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Killing process spawned by Runtime.exec()

J McCarch
Greenhorn

Joined: Jan 08, 2007
Posts: 8
I have a java program that spawns an external process (IE browser, actually) using the Runtime exec() method. I use Process.waitFor() so the calling java will respond appropriately when the browser is closed. However, I would like to do the converse as well - kill the browser when the java exits. The destroy() method just kills the attached java thread and doesn't affect the browser; it just continues on asynchronously.

This would be simple to resolve on UNIX, but unfortunately we are running on Windows XP. I can't find any way to determine the PID (there could be more than one IE running and I only want to kill the one spawned by the java process) to kill the browser with a system call. Does anyone have any ideas on how to resolve this?


J
Ajay Singh
Ranch Hand

Joined: Dec 13, 2006
Posts: 182
You can add shutdownHook to do that programatically.

J McCarch
Greenhorn

Joined: Jan 08, 2007
Posts: 8
Calling destroy() doesn't work; the java thread is killed but the external native process continues to run independently.
Bear Bibeault
Author and ninkuma
Marshal

Joined: Jan 10, 2002
Posts: 61761
    
  67

"J Mch",

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In particular, your display name must be a first and a last name separated by a space character, and must not be obviously fictitious.

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Ajay Singh
Ranch Hand

Joined: Dec 13, 2006
Posts: 182
It would work, look at documentation of addShutdownHook


Give it a try
J McCarch
Greenhorn

Joined: Jan 08, 2007
Posts: 8
I tried it and the browser continued to run. The problem is the external process does not actually run in the virtual machine. I also tried it on UNIX, with which I am much more comfortable (and happy); a ps -ef showed the parent pid of the calling process until I killed the parent (programmatically so the destroy() was called), at which time it continued to run with init (PID 1) as parent. The javadoc for the Process class states that "The subprocess is not killed when there are no more references to the Process object, but rather the subprocess continues executing asynchronously".

J
Ajay Singh
Ranch Hand

Joined: Dec 13, 2006
Posts: 182
which signal did you use to kill the process. Ctrl+C works good with shutdownHook
Peter Chase
Ranch Hand

Joined: Oct 30, 2001
Posts: 1970
Just a guess, but are you starting your browser using rundll32 (a common way of asking Windows to open a URL in a browser)? If so, then the browser process isn't the process started via Runtime.exec(), so destroy() won't kill it.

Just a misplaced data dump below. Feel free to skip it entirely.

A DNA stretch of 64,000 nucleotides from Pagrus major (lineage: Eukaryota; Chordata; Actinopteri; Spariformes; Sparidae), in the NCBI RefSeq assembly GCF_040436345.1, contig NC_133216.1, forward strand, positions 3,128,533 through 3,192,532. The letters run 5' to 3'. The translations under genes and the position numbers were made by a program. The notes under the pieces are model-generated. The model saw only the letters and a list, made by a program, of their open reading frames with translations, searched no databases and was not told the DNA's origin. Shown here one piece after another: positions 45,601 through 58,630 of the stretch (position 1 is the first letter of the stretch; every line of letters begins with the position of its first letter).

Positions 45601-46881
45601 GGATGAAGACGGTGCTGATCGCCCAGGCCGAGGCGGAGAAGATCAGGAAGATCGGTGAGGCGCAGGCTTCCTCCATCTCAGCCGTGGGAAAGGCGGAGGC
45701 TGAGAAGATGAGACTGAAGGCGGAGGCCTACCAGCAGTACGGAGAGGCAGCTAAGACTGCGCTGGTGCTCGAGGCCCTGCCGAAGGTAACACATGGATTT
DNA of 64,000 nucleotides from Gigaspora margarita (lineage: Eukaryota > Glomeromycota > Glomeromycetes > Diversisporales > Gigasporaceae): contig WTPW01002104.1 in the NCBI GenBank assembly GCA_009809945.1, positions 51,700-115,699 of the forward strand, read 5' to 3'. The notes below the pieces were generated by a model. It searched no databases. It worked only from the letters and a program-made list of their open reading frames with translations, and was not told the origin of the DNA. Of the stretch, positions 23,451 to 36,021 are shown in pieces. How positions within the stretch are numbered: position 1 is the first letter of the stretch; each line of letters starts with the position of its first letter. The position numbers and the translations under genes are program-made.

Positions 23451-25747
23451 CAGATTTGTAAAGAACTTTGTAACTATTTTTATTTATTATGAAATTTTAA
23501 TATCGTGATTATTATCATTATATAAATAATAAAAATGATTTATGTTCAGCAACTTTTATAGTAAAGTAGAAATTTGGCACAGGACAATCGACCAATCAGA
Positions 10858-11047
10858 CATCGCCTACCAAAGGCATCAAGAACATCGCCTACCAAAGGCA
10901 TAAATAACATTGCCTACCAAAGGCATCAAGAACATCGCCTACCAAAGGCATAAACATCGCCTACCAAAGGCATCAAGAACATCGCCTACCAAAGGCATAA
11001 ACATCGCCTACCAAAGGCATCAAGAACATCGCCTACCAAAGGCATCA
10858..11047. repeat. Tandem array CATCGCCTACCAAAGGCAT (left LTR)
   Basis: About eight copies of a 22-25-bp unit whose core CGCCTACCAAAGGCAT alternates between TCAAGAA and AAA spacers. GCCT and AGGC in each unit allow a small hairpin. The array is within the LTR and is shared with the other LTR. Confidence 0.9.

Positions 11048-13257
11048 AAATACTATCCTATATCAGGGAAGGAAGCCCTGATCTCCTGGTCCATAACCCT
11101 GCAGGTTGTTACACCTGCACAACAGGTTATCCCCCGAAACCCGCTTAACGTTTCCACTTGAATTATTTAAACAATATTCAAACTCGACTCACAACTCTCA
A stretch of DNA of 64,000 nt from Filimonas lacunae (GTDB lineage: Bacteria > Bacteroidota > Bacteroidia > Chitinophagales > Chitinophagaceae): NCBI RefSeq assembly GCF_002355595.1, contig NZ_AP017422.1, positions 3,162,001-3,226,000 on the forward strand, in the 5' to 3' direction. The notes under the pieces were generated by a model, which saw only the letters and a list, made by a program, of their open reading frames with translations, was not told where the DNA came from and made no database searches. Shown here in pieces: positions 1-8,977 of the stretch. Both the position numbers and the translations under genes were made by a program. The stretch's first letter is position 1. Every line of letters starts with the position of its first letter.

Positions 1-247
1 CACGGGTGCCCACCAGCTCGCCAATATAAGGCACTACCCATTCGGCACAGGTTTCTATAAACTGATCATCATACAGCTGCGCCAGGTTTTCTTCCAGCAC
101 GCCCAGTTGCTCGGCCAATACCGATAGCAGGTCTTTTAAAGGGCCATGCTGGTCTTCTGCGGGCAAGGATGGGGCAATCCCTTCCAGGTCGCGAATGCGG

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J McCarch
Greenhorn

Joined: Jan 08, 2007
Posts: 8
Do you know if a Cntrl-C can be sent via the output/input stream java classes, and what it would look like for Windows?
Jim Yingst
Wanderer
Sheriff

Joined: Jan 30, 2000
Posts: 18671
Offhand, I don't think you can send ctrl-C via the OutputStream. You can send the character \u0003, but the process isn't listening for it. And ctrl-C is a Unix thing anyway. I don't know offhand what the equivalent in Windows is. But maybe the thing to do here is to instead focus on how exactly you are starting this browser. I tried a simple test on my Windows 2000 box:

This seems to do exactly what it's supposed to - start up IE, wait 10 seconds, and kill it. Works fine on my box the browser exits immediately. Does it work on yours? (Modify the exacStr as necessary of course.) If not, then what OS are you using, exactly? And if it does work, then I think we need to know more about your original code, in which destroy() does not close the browser. Could you please show exactly how you're starting the browser with exec()? What's the string you're using? Peter's suggestion above is one plausible explanation for the trouble you're having, but there may be others; best to get more info before we speculate too much.
[ January 09, 2007: Message edited by: Jim Yingst ]

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Ajay Singh
Ranch Hand

Joined: Dec 13, 2006
Posts: 182

Do you know if a Cntrl-C can be sent via the output/input stream java classes, and what it would look like for Windows?

what are trying to do here? I am confused, and quite surpirsed that process.destroy doesn't work for you
Promod kumar
Ranch Hand

Joined: Jun 26, 2006
Posts: 90
I tried Jim's example and it worked for me. I am running Windows XP.
Garth Offman
Greenhorn

Joined: Jan 26, 2007
Posts: 1
I have a similar problem, however I need to invoke the Windows program via cmd.exe. I use ProcessBuilder to create a command line:



According to the thread for this bug report
Java Bug ID #4770092
process.destroy() will kill the child process (cmd.exe) but not the grandchild process (robot.exe). Is there a way around this?

I am running WinXP and jdk1.5.0_07

Thanks
Paul Clapham
Bartender

Joined: Oct 14, 2005
Posts: 18987
    
    8

In this particular example? Yes. Just omit the "cmd /c" part of the command line and execute "robot.exe" directly.
Mr. C Lamont Gilbert
Ranch Hand

Joined: Oct 05, 2001
Posts: 1170

What is the version of your JVM? How did you start the JVM that issues the command?
 
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